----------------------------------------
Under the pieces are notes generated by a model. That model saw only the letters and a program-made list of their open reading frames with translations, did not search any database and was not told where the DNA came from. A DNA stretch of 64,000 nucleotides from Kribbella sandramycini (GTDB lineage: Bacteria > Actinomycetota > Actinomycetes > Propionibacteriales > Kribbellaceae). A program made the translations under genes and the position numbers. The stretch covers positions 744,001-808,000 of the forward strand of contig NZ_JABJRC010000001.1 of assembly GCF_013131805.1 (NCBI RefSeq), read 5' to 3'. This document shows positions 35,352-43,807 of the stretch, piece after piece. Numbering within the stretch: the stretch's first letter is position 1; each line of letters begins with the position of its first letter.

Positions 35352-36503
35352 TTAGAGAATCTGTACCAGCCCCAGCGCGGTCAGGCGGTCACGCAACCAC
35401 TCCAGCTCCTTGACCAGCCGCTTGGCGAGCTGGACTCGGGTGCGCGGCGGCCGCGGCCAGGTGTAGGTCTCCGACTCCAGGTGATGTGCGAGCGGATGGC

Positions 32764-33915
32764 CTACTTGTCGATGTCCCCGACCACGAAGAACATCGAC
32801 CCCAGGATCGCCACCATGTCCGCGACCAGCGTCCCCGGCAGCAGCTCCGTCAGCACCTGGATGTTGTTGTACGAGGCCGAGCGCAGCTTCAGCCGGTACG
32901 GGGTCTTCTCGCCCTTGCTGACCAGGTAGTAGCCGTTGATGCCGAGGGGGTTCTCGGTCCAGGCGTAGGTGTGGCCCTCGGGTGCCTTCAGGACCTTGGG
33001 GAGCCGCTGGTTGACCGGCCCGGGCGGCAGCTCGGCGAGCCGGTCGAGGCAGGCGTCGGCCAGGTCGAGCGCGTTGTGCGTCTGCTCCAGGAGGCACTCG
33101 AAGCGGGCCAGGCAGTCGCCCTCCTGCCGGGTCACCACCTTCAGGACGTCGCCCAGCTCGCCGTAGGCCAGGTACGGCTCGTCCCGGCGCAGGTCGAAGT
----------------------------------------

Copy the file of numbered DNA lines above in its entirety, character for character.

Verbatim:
Under the pieces are notes generated by a model. That model saw only the letters and a program-made list of their open reading frames with translations, did not search any database and was not told where the DNA came from. A DNA stretch of 64,000 nucleotides from Kribbella sandramycini (GTDB lineage: Bacteria > Actinomycetota > Actinomycetes > Propionibacteriales > Kribbellaceae). A program made the translations under genes and the position numbers. The stretch covers positions 744,001-808,000 of the forward strand of contig NZ_JABJRC010000001.1 of assembly GCF_013131805.1 (NCBI RefSeq), read 5' to 3'. This document shows positions 35,352-43,807 of the stretch, piece after piece. Numbering within the stretch: the stretch's first letter is position 1; each line of letters begins with the position of its first letter.

Positions 35352-36503
35352 TTAGAGAATCTGTACCAGCCCCAGCGCGGTCAGGCGGTCACGCAACCAC
35401 TCCAGCTCCTTGACCAGCCGCTTGGCGAGCTGGACTCGGGTGCGCGGCGGCCGCGGCCAGGTGTAGGTCTCCGACTCCAGGTGATGTGCGAGCGGATGGC

Positions 32764-33915
32764 CTACTTGTCGATGTCCCCGACCACGAAGAACATCGAC
32801 CCCAGGATCGCCACCATGTCCGCGACCAGCGTCCCCGGCAGCAGCTCCGTCAGCACCTGGATGTTGTTGTACGAGGCCGAGCGCAGCTTCAGCCGGTACG
32901 GGGTCTTCTCGCCCTTGCTGACCAGGTAGTAGCCGTTGATGCCGAGGGGGTTCTCGGTCCAGGCGTAGGTGTGGCCCTCGGGTGCCTTCAGGACCTTGGG
33001 GAGCCGCTGGTTGACCGGCCCGGGCGGCAGCTCGGCGAGCCGGTCGAGGCAGGCGTCGGCCAGGTCGAGCGCGTTGTGCGTCTGCTCCAGGAGGCACTCG
33101 AAGCGGGCCAGGCAGTCGCCCTCCTGCCGGGTCACCACCTTCAGGACGTCGCCCAGCTCGCCGTAGGCCAGGTACGGCTCGTCCCGGCGCAGGTCGAAGT